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In an unusual step, the Food and Drug Administration is trying to rescind approval of an antibiotic used by pork producers because the medication may leave trace amounts of a carcinogenic residue.

The antibiotic, which is called Mecadox, is used to treat and prevent disease in swine, as well as fatten the animals. An estimated 40 percent of pork producers rely on the medicine, according to a 2012 report by the US Department of Agriculture. Known chemically as carbadox, the antibiotic has been available for roughly 40 years.

The FDA wants to rescind approval after conducting a preliminary risk assessment that found there could be a “potential risk” to humans from eating pork, especially pork liver, derived from pigs that were treated with the drug. Pork liver is used to make liverwurst, hot dogs, lunchmeat, and some types of sausage, the agency noted.


“The manufacturer of carbadox has failed to provide sufficient scientific data to demonstrate the safety of this drug, given evidence that carbadox may result in carcinogenic residues,” said Michael Taylor, FDA deputy commissioner for foods and veterinary medicine, in a statement.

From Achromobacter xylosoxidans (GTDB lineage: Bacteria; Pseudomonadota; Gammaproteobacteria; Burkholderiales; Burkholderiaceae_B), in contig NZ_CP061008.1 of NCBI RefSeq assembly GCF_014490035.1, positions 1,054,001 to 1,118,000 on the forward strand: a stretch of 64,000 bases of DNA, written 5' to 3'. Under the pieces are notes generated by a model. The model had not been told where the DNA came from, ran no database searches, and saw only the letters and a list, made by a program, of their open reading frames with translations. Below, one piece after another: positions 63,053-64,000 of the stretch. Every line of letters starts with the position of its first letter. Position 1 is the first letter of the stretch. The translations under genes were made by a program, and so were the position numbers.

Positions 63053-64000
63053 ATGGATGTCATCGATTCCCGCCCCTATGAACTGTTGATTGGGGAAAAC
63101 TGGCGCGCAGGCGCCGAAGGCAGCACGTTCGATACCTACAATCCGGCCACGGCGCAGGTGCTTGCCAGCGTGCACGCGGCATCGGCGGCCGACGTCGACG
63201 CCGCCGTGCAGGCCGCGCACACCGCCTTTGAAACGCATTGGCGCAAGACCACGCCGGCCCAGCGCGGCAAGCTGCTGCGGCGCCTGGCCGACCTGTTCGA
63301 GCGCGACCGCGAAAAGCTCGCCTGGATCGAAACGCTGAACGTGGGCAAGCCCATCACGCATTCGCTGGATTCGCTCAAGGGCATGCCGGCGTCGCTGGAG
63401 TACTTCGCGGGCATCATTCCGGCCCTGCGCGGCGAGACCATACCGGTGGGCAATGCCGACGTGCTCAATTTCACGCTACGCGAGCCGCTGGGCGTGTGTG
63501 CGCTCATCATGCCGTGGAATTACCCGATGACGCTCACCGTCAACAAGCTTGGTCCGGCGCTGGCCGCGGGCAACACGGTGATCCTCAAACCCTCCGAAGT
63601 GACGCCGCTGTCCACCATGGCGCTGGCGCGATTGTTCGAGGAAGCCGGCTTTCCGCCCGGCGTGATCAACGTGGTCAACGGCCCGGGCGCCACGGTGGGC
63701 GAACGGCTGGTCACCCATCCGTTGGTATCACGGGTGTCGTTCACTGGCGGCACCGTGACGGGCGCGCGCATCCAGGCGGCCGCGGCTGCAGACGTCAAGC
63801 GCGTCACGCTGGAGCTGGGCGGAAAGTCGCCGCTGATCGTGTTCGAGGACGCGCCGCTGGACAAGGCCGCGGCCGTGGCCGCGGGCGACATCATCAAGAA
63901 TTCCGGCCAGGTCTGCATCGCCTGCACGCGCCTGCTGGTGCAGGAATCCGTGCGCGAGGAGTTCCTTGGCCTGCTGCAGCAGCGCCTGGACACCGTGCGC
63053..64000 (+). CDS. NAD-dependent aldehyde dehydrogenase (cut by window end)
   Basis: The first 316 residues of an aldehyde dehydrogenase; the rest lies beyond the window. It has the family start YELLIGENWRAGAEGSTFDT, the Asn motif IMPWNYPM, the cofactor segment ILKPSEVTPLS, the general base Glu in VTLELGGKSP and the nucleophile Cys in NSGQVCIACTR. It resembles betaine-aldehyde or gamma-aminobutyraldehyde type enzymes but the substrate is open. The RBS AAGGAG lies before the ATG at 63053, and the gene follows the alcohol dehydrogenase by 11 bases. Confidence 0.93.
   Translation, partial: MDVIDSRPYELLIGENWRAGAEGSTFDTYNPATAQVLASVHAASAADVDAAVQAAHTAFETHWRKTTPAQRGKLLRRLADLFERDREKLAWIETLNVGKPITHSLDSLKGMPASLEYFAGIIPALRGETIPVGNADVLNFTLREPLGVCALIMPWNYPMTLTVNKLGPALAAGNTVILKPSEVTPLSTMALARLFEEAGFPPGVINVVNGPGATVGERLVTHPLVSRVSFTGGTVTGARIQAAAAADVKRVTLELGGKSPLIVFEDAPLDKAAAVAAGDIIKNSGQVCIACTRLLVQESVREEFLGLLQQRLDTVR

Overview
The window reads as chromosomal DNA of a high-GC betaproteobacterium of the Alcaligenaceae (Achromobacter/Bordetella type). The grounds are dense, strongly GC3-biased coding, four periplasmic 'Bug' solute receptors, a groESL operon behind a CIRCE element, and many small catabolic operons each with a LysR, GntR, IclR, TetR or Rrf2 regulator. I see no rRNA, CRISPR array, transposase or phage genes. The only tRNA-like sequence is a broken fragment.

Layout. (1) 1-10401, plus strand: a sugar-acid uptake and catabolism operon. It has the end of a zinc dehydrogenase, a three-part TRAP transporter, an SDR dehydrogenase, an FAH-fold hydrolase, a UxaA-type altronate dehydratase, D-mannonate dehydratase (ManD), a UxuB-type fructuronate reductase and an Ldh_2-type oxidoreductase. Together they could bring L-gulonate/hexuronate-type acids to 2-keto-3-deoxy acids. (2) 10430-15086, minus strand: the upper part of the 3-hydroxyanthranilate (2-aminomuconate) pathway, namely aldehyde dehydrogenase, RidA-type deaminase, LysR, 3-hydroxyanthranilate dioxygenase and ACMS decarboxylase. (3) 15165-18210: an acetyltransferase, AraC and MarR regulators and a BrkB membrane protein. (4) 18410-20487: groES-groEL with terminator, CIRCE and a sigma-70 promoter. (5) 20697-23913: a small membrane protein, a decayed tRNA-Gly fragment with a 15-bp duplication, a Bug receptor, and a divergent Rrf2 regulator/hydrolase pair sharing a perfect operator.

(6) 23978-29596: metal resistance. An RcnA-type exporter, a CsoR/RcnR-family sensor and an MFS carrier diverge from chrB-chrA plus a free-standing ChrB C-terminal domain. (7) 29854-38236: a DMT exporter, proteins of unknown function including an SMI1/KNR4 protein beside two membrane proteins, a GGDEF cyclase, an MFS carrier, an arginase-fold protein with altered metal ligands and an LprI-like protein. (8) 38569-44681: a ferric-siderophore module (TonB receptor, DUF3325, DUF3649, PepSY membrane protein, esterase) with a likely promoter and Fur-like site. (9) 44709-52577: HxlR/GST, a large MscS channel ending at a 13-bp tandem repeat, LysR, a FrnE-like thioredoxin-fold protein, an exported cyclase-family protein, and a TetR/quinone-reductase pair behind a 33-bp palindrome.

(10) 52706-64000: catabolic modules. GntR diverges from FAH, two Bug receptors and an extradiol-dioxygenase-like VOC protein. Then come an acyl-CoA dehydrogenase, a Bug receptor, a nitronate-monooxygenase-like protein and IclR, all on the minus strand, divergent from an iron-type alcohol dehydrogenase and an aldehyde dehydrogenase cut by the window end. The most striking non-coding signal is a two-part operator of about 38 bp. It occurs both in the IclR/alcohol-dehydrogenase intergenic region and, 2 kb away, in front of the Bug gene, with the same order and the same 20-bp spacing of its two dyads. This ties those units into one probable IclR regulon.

The manufacturer of Mecadox, Phibro Animal Health, was incensed by the move. The company noted the FDA began raising questions several years ago and that since then, it has provided data which, so far, indicate the antibiotic is safe when used according to the product labeling. Phibro added that its studies are due to be completed in 90 days.


“Phibro has complete confidence in the safety of Mecadox. We are disappointed that the FDA would take this action when definitive studies are so close to being completed,” Phibro said in a statement. “Under the FDA’s process, we intend to request a hearing and refute the allegations. Phibro will continue to market the product and to vigorously defend Mecadox based on more than 40 years of science and safe use.”

“This is a fairly rare move,” said Steven Roach of Food Animal Concerns Trust, an advocacy group. “Removing this drug from the food supply is a victory for public health.”

Phibro stock fell 2 percent on the news, which was released this afternoon.